Research Notes · 03/24/2017

The Gift Garden

Our Research Notes series invites authors to describe their process for a recent book, with “research” defined as broadly as they like. This week, Kenny Mooney writes about The Gift Garden.



The idea for the book came pretty much fully formed, at least in a loose sense. I basically woke up one day with an idea for a story in three acts, about a man who literally buries his sins. Almost everything that’s in the book was in my original vision for it, except that in the final act the narrator was supposed to cut the tree down and build a boat out of it, using it to sail off to some other place. That seemed a bit daft to me, and also rather too nicely wrapped up, and I didn’t want this story to have easy answers or endings. Beyond that initial framework that I came up with, I did then ‘just write’. It was a process of just occupying that emotional space and pouring everything out onto the page. It was a rather painful thing to write. But then anything worth writing usually is painful in some way.

There are some specific images in the book that come from my childhood, and in hindsight, much more that is clearly influenced by things I’ve been through. One clear image of red berries that occurs in the book comes from climbing a hill in the town of Forres in northern Scotland where I lived until I was about 4 or 5, to reach this place called Nelson’s Tower, and the woods over the hill were full of holly bushes. I remember quite vividly those dark green leaves and these bright red berries just flashing around the forest. There’s also a lot in there about my weird issue with hospitals, which started very young when I had a terrifying experience having my tonsils and adenoids removed in Aberdeen hospital, and continued with my various stints in hospital, as well as dealing with my mother’s numerous suicide attempts when I was in my 20s.


Apartments & Catholicism:

I lived in Glasgow for about 10 years, moving from one crappy tenement apartment to another, every 2 years or so. Some were worse than others, but most of them were pretty awful in some way. I lived in one place that had no carpets, central heating or hot running water. That was in 2004/05. So my worldview at the time was pretty coloured by poor housing and crappy flats. Everything I was writing at that time was really about people in decaying apartments going mad. So it’s autobiographical in a sense, but that’s what a writer does.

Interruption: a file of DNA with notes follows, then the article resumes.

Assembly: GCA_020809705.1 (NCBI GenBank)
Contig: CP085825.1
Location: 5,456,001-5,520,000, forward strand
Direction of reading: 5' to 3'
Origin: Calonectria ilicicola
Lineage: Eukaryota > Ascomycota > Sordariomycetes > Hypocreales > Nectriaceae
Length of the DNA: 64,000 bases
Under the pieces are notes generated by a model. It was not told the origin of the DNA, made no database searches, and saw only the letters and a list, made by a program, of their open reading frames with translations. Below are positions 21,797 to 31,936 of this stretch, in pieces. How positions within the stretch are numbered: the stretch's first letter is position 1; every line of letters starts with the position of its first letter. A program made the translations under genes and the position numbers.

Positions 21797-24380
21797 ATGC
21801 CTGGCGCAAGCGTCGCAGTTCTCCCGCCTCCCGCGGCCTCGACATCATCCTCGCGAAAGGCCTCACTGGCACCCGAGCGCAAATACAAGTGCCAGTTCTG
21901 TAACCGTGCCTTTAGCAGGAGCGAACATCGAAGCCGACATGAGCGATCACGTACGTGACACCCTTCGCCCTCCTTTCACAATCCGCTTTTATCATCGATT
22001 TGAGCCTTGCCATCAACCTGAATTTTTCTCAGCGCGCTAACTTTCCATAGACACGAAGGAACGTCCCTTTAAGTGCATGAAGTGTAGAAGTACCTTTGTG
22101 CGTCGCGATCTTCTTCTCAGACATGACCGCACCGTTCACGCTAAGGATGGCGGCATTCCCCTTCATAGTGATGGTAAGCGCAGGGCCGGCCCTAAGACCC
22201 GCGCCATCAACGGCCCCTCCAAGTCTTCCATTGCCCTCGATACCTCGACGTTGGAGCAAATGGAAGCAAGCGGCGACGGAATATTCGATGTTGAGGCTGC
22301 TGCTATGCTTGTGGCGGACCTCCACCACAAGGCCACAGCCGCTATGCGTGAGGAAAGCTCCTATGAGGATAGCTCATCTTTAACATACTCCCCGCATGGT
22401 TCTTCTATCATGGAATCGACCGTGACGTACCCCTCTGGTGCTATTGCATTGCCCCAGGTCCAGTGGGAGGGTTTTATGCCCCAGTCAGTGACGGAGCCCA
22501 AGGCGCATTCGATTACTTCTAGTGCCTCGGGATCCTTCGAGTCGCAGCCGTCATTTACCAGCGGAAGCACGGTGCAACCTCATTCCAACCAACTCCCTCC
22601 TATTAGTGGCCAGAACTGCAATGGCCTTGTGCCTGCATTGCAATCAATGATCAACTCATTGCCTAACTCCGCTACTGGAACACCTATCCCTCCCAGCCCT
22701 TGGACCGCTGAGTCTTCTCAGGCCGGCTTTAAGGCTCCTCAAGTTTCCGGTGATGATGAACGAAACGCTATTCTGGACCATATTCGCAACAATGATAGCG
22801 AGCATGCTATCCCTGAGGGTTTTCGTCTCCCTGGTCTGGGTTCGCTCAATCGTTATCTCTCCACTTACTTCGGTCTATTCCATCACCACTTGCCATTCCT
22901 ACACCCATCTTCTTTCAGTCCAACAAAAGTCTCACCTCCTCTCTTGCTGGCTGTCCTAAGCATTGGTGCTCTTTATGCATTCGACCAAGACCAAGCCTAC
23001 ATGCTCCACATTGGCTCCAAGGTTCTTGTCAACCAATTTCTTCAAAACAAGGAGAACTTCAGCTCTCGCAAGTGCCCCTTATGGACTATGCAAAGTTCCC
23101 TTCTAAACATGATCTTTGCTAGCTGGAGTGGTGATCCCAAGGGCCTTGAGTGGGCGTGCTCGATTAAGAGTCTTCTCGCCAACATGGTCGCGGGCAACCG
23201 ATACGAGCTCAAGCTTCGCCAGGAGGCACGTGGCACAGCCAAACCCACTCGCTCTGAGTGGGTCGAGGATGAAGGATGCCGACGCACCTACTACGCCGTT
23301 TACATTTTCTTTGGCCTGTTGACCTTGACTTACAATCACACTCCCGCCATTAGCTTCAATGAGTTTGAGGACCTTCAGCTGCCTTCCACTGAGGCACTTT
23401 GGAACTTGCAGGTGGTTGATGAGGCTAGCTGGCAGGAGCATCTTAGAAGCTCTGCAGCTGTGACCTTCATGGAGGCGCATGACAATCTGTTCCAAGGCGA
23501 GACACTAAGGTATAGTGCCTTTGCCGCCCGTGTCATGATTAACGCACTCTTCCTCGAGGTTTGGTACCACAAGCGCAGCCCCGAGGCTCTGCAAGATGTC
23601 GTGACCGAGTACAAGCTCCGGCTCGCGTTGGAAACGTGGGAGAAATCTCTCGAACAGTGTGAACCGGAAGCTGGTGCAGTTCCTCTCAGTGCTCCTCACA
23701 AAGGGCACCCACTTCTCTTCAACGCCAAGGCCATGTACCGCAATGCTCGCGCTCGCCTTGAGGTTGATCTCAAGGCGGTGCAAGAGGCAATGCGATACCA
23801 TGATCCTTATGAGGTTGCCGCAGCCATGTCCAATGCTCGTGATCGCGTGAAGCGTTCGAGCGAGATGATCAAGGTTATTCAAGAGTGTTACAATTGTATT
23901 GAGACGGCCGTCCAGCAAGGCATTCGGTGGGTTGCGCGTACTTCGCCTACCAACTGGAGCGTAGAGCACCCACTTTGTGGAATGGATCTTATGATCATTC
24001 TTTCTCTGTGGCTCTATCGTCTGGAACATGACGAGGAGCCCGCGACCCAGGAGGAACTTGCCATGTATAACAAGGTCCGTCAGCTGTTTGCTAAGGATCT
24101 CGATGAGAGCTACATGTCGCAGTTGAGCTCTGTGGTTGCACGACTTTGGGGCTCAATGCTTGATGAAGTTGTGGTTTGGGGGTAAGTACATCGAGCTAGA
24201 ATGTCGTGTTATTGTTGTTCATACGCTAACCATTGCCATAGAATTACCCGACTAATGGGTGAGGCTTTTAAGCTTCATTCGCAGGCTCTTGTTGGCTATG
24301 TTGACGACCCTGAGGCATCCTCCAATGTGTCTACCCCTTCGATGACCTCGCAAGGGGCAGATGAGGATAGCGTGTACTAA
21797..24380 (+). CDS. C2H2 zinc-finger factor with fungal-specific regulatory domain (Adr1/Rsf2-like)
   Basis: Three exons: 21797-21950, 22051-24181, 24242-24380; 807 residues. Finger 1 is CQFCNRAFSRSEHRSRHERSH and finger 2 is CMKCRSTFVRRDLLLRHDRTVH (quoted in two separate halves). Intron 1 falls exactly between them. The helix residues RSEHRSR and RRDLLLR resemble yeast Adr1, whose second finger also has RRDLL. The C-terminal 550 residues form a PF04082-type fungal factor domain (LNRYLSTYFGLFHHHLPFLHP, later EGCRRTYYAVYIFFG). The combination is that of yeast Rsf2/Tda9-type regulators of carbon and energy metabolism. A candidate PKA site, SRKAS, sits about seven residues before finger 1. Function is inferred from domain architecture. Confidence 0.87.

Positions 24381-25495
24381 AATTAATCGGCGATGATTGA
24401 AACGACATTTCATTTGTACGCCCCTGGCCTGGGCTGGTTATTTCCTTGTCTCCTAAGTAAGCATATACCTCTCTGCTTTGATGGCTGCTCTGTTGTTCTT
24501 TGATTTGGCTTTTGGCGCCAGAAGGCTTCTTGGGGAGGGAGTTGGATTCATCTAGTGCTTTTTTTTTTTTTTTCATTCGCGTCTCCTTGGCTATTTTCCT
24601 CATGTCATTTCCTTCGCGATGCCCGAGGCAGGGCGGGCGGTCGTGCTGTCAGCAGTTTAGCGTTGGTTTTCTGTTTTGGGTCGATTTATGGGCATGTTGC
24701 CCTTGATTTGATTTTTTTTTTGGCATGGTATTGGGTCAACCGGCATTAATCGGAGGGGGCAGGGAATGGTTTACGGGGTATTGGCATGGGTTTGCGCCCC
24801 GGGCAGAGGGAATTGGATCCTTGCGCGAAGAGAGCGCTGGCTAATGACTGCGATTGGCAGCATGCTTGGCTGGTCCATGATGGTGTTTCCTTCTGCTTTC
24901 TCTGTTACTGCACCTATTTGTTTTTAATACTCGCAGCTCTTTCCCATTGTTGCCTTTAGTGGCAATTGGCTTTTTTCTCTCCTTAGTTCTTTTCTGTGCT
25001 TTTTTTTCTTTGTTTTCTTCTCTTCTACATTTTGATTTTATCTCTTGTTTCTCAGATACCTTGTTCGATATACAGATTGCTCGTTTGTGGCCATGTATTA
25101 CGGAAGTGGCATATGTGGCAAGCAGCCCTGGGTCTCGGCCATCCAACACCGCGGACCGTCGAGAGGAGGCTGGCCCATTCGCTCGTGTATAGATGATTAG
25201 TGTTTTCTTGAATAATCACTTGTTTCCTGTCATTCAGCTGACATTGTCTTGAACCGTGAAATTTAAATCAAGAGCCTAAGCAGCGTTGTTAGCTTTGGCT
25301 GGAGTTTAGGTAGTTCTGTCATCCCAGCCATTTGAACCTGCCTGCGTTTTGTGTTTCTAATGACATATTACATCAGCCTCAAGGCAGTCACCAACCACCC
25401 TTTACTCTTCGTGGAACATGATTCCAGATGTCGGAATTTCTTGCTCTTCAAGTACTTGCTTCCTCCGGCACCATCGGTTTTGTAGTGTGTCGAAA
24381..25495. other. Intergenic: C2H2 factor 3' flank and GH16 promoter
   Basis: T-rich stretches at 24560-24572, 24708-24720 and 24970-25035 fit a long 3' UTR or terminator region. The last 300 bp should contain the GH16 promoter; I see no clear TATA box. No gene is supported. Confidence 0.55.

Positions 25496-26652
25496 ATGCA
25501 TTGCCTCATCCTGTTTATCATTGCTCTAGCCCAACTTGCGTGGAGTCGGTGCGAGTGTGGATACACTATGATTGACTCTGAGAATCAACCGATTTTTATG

I grew up in a Catholic family and went to Catholic school, so despite what I might believe now (or not believe, to be more precise), that background has coloured my imagination. Also, I grew up in the west of Scotland, which is as riven with religious sectarianism as Northern Ireland is, just without the guns. So all that stuff is hard wired into me now, and as much as I’d like to get away from it, it’s just there.

There was no intention, originally, for The Gift Garden to have any religious overtones at all, it just came out during the writing process. And while I wouldn’t say it was thematically relevant, I guess you can read whatever you like into it.


No Names. No Dialogue:

No real rationale beyond me just despising dialogue in novels. It’s a very difficult thing, I think, to capture the way people talk, in a genuine way, in prose. And given the very stylised way I write, it just seems like something that would be very out of place. Also, the story is a very internalised one, it’s deliberately very introspective. So having dialogue, the character externalising something would have felt completely out of place. As for the lack of character names — again, in a story like this, it would have felt like I was being too specific, nailing these people down to characters. As soon as you have “characters” you require characterisation, background, development etc. I’m not really interested in that. I want to paint a specific image, deal with a specific theme, create an atmosphere. I want the reader to be overwhelmed. What the people are called isn’t remotely interesting to me.



I’m not really influenced by other writers so much now. When I was younger I drew a lot on people like William Burroughs, or Iain Banks, but as my own style and voice developed I found myself looking less to other writers and taking inspiration more from film and music. Not that I’m not influenced by other writers, because clearly I am, but I consciously draw more from other sources. For The Gift Garden I was very influenced by the Andrzej Zulawski film Possession, as well as the music of The Cure, mainly their Pornography album, which is kind of the closest things to a soundtrack the book will ever get. Many of the themes of that album found their way into the book in some way, and it was a great source of inspiration for the imagery too.


The Gift Garden:

The book didn’t have a title all the way through writing, and for a while after. It took me a long while to come up with something that I liked, or felt was appropriate. I suppose this emerged out of the Biblical references, the fact that there’s a kind of Eden story there, hence the garden, which also serves as a symbol of the story’s landscape — the apartment, the way it changes, as well as the narrator’s emotional journey.

There are hidden meanings in the title, but people can work that out if they want to.


Kenny Mooney ( is a writer and musician, currently residing in York, England. He was born in Berlin and grew up in England, Scotland and Cyprus. His fiction has appeared in , New Dead Families, Literary Orphans, and others online and in print. His novella The Gift Garden was published in February 2017.